In a June letter to City Attorney Alan Gabriel, obtained through a public records request, Comparini's attorney Neil Snyder informed him of the intent to pursue a claim against the city for harassment, intimidation and defamation by senior law enforcement personnel.
Snyder included a text message sent by Sgt. Neil Giansanti, who coincidentally was one of the officers involved in the sex-on-duty scandal, that proved Comparini was not the source of the leak.
The sequence of events over the past year has resulted in some of the chief's biggest supporters having a change of heart.
At a City Council meeting in March last year, members of the Police Foundation flocked to Schettino's defense as the council discussed findings of an employee climate survey, which included numerous allegations of impropriety within the police department.
Schettino, himself, barked at Councilor Larry Honig, who pushed for an external review of the department, calling him a disgrace and lauding the professionalism of his officers.
This week, Jack Patterson, who led the political action committee that established the city and is a member of the Police Foundation, called for an independent investigation.
"You need to direct the city manager to look into that 2017 survey, which was not done," Patterson said. "There was a city manager that chose not to get into that and some mistakenly thought that was an attack on the leadership of the department, which it was not.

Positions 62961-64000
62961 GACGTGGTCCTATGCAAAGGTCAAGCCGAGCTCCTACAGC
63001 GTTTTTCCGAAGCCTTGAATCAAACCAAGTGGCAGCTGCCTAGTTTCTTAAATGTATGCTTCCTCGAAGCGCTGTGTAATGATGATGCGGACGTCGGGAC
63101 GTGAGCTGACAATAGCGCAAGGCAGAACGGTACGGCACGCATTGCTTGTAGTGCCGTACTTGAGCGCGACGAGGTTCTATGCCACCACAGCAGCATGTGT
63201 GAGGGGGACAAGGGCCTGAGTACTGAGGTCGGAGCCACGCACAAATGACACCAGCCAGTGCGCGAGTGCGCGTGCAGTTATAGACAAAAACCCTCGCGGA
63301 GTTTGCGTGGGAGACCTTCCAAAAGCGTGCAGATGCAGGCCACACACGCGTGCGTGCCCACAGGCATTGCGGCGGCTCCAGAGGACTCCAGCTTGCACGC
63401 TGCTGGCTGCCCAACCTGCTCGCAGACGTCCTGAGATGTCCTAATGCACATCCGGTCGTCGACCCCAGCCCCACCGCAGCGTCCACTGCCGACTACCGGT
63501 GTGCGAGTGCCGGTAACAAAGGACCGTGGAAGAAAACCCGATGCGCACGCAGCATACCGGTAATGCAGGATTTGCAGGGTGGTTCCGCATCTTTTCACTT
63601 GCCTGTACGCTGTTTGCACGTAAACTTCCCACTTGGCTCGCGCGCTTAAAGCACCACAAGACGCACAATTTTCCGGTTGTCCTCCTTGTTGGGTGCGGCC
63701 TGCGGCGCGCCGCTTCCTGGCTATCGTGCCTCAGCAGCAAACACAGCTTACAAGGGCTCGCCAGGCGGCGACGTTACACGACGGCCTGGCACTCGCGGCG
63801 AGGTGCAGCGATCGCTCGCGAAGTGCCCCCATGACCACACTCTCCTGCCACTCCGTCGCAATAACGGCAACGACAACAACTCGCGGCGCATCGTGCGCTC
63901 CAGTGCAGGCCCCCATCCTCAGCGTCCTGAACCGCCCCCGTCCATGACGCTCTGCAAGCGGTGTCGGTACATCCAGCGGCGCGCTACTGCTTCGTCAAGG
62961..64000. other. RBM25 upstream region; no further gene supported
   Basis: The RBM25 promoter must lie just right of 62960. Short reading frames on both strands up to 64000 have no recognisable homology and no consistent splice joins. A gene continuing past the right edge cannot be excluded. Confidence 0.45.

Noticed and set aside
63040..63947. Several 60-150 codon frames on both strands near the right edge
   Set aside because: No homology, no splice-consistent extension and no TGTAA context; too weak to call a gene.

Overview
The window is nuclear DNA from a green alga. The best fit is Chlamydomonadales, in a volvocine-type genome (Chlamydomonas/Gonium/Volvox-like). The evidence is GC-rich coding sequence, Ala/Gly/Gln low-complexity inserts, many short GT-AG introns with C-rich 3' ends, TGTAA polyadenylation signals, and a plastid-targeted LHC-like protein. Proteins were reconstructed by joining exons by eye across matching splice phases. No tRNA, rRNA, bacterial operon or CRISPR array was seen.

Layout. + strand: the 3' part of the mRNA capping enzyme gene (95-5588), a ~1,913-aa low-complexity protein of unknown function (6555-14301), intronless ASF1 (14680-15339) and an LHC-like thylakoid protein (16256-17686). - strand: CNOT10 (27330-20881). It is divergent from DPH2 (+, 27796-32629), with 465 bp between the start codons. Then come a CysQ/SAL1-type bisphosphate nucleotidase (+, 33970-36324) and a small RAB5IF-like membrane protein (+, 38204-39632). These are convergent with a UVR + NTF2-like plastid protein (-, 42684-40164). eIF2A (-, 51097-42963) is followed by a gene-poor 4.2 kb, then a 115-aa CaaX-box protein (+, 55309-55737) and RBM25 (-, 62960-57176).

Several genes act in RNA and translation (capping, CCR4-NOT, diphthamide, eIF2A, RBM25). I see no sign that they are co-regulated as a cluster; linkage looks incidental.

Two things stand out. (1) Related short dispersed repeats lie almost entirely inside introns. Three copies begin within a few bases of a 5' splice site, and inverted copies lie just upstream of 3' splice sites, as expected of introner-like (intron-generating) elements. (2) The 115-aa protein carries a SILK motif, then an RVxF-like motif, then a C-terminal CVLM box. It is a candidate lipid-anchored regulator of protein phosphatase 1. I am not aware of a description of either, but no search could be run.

"Second, I would recommend that you move to the city manager to bring in a qualified third-party to investigate what's going on and report to you. We cannot let this issue go any further. Do not ignore it."
The June 15 retirement date is not insignificant as it represents Schettino's 10th anniversary with the police department.
Barring any unforeseen changes to Schettino's employment status, he will also be eligible for a retirement badge and identification card as outlined in a new policy he enacted last October.
The policy establishes that sworn retired officers must have 20 years of service on the police department or a combination of experience that also includes 10 years of service in Marco Island.
Eligibility for retirement badges became a point of contention last year when then-Sgt. Micheal Vogel and Schettino got into a spat over Vogel being issued a badge prior to his retirement.
In an email to Schettino, which was later forwarded to the Marco Island City Council, Vogel asked for Schettino to reconsider giving him a retirement card after it was taken away and noted that other retired officers had been given one.
"Chief, I have worked in law enforcement for over 32 years," Vogel wrote on April 11. "I’ve given my entire adult life to this career protecting and serving others. I did my six-plus years here at MIPD and am retiring in good standing. I’m really shocked that you would place this order now that I am leaving. I’m horrified MIPD wouldn’t have the courtesy to honor a retiree vs condemn them for serving all these years by not allowing them any identification. I’m sure it was special to you when you received your ID from NJ. I have nothing to show (badge or ID) that I even served now."
Schettino dismissed Vogel's email at the time it was forwarded to the City Council as a complaint from a disgruntled former officer. However, the email to the City Council contained numerous other allegations against Schettino that were also in the climate survey and others.
This included Schettino authorizing Sgt. Mark Haueter to use personal hours donated by other officers before exhausting his own and later cashing them out, which was against best practices and an unheard of action in government by human resources experts.